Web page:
Parents Guide:

View content advisory »
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Details

Country:

USA | UK

Language:

English

Release Date:

4 September 1992 (USA) See more »

Also Known As:

Bob Roberts - Candidato ao Poder See more »

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Box Office

Gross USA:

$4,479,470
See more on IMDbPro »

Company Credits

Show more on IMDbPro »

Technical Specs

Runtime:

Sound Mix:

Dolby

Color:

Color (Technicolor)

Aspect Ratio:

1.85 : 1
See full technical specs »
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Did You Know?

Trivia

The film cast includes four Oscar winners: Tim Robbins, Susan Sarandon, Helen Hunt, Fisher Stevens; and two Oscar nominees: David Strathairn and Bob Balaban. See more »

Goofs

The film takes place in 1990, on the eve of the Persian Gulf War. In real life, neither of Pennsylvania's U.S. Senate seats were up for re-election that year. See more »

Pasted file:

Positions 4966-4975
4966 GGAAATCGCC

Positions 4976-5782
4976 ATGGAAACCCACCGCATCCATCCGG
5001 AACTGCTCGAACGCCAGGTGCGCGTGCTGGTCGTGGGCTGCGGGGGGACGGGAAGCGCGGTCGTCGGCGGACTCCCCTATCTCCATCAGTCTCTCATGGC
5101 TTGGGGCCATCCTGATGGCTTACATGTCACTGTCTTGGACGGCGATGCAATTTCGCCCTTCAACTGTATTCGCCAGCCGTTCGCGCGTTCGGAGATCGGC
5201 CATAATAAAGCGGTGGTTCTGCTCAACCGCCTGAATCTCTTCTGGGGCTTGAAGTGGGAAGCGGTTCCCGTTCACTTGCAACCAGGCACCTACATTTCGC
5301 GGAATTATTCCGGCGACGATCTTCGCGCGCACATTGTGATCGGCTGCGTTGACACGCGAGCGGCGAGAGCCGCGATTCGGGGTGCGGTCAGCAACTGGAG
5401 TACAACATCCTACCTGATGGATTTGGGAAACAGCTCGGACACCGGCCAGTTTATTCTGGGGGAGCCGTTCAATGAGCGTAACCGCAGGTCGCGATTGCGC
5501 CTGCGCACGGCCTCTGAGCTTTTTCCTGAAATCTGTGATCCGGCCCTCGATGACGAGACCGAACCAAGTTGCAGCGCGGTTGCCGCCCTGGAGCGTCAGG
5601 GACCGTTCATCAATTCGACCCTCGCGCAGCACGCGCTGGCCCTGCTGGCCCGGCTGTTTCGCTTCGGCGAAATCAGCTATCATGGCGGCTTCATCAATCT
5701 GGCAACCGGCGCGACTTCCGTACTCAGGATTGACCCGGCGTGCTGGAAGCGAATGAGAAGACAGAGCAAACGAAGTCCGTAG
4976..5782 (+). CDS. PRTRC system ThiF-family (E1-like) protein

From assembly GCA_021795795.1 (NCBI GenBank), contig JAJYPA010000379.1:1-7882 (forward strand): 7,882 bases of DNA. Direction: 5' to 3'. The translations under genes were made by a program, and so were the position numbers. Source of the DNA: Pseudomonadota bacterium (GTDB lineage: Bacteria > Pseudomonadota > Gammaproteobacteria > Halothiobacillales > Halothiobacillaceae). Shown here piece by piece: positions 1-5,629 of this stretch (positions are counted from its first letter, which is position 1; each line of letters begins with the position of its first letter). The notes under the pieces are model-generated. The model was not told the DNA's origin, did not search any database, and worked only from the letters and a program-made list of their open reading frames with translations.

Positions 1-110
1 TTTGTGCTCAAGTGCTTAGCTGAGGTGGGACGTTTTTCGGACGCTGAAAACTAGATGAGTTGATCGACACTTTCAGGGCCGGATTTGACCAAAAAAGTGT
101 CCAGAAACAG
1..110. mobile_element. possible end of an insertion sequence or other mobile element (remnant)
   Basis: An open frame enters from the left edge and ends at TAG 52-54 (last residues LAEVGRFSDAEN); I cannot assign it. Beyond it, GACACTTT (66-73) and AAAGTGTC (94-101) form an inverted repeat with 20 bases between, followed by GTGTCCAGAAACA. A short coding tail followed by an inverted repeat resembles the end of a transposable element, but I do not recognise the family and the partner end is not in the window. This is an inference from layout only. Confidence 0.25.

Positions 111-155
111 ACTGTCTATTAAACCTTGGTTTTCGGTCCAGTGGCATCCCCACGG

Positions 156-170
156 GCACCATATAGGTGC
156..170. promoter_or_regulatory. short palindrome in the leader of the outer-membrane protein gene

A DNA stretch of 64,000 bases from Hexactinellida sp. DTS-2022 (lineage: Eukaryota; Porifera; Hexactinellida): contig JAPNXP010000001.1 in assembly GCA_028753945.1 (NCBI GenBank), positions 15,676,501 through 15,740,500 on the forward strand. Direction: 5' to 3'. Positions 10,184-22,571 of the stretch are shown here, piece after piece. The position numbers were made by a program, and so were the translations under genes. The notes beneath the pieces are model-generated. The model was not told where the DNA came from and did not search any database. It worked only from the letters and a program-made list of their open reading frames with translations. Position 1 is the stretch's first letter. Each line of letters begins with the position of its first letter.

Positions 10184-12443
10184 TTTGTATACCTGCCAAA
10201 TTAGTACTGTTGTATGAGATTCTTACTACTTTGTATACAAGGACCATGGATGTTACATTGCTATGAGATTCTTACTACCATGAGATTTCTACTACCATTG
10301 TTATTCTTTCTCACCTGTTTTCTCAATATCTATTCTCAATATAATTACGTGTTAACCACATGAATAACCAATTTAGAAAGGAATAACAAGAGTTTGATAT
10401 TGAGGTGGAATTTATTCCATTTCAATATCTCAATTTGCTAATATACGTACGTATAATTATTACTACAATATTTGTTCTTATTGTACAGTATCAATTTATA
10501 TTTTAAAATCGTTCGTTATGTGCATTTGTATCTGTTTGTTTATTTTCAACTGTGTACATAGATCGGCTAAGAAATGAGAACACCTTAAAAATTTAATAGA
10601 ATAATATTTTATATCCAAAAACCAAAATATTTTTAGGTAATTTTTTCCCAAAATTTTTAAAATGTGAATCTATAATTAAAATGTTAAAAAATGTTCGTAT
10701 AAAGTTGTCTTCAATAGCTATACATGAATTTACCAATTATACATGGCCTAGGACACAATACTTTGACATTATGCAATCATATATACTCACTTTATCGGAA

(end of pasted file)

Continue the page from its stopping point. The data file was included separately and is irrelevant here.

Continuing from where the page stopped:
Quotes

Bugs Raplin: The reason that Iran-Contra happened is because nobody did anything substantial about Watergate. And the reason that Watergate happened is that there were no consequences from the Bay of Pigs. They are all the same operatives, didn't you notice? The foot soldiers in the Bay of Pigs, the plumbers that got busted at Watergate, the gunrunners in Iran contra: they are all the same people. The same faces. Now it doesn't take a genius to make the connection here. A secret government beyond the ...
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Crazy Credits

At the very end of the credits there is the screen-filling four-letter word 'VOTE'. See more »


Soundtracks

We Are Marching
Music and Lyrics by David Robbins & Tim Robbins
Produced and Arranged by David Robbins